Health

Should we blame sugar for our health problems?

Gary Taubes is no stranger to controversy. In 2002, the New York Times published his heavily debated article on low-carb eating, which he later expanded on in his book Good Calories, Bad Calories. Now he's stirred the pot again, with a new piece in the Times' magazine about the dangers of sugar — all sugar, not just the much-maligned high-fructose corn syrup — which he says could even cause cancer.

Getty Images

Gary Taubes is no stranger to controversy. In 2002, the New York Times published his heavily debated article on low-carb eating, which he later expanded on in his book Good Calories, Bad Calories. Now he’s stirred the pot again, with a new piece in the Times‘ magazine about the dangers of sugar — all sugar, not just the much-maligned high-fructose corn syrup — which he says some research shows could even cause cancer.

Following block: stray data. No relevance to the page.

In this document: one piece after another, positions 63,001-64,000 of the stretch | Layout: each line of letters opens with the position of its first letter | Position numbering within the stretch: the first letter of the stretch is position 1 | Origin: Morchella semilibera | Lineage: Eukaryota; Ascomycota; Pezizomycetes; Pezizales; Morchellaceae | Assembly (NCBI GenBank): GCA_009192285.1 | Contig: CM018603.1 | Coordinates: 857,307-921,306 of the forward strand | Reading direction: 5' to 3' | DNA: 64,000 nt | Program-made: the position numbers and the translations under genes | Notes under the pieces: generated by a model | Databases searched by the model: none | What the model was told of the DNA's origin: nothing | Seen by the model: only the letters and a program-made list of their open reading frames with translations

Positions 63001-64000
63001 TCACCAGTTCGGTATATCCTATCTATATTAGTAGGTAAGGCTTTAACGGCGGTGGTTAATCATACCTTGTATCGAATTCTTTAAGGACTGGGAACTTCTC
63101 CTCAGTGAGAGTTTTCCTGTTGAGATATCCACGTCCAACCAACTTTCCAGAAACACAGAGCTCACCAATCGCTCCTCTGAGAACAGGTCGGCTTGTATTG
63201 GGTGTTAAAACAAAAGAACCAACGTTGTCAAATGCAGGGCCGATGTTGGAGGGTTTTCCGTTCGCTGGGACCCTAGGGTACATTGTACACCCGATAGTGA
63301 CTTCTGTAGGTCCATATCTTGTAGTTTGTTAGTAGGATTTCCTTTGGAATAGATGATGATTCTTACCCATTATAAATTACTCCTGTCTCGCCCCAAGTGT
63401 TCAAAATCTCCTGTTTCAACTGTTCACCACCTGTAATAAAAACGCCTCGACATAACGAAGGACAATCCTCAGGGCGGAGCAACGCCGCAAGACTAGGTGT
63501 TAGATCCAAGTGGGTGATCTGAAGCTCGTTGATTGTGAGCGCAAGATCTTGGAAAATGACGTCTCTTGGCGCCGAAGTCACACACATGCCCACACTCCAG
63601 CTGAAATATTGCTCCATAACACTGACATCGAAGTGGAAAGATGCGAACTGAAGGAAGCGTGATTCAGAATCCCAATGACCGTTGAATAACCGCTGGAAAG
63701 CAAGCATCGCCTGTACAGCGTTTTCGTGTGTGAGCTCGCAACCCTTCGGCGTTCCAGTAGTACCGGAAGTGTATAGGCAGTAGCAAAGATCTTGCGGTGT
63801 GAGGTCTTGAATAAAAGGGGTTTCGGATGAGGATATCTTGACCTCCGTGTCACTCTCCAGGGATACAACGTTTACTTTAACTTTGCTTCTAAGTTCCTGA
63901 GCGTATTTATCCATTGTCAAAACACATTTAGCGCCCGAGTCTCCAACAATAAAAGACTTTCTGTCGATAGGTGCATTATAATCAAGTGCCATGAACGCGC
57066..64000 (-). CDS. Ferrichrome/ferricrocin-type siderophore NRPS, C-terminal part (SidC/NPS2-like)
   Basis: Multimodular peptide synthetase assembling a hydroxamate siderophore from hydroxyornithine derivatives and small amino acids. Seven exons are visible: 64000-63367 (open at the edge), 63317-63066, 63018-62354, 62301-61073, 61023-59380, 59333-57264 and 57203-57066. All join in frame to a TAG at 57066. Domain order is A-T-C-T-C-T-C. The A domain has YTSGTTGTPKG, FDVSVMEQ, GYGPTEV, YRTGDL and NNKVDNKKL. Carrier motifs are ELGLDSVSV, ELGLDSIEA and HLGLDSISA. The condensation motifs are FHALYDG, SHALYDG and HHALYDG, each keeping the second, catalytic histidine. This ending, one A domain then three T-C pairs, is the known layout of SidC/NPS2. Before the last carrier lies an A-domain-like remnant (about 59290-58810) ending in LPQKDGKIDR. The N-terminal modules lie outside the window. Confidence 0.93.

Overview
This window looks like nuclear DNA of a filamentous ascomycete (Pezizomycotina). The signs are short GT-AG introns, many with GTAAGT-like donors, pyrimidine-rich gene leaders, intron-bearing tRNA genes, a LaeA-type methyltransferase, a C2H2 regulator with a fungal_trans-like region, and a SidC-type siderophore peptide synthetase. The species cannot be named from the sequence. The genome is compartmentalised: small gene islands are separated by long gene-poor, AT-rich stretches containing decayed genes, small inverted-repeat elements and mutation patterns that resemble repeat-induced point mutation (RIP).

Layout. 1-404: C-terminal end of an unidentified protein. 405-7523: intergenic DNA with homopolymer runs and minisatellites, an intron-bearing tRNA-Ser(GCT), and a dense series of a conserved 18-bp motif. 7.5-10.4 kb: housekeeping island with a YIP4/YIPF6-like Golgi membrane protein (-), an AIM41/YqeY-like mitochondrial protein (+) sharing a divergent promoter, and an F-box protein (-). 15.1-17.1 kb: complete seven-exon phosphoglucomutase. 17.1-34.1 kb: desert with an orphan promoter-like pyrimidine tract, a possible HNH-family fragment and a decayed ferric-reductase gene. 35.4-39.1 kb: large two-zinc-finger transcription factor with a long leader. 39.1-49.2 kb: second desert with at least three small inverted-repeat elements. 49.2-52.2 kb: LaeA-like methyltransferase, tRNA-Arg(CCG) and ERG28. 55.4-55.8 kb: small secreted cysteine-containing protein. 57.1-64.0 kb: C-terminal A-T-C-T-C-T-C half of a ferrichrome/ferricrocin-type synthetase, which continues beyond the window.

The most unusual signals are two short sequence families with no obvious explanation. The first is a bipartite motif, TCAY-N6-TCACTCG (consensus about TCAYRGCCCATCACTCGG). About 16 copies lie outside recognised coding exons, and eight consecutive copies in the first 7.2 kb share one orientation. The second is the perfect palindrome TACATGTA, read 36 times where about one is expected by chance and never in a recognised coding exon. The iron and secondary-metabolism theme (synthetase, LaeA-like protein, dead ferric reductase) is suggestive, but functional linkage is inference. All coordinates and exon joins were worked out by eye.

Taubes writes that we don’t yet know the full effects of the 90 pounds of added sugar — that is, beyond what is found naturally in foods like fruit — that the average American consumes each year, but he argues, with information from several different researchers, that they are a serious threat to our health, with links to diabetes, obesity and heart disease.

It seems like common sense that consuming hundreds of additional calories each day in the form of added sugars can eventually lead to weight gain, and all the problems associated with that. But should we be worrying about health effects beyond that, like insulin resistance — or worse? One researcher, Robert Lustig, whom Taubes writes about argues that we should start thinking of sugar the way we think of cigarettes and alcohol. Do you think that’s fair, or taking it too far?

Taubes, whose latest book is Why We Get Fat: And What To Do About It, will be answering questions from New York Times readers; the date and time have yet to be announced.

FILED UNDER: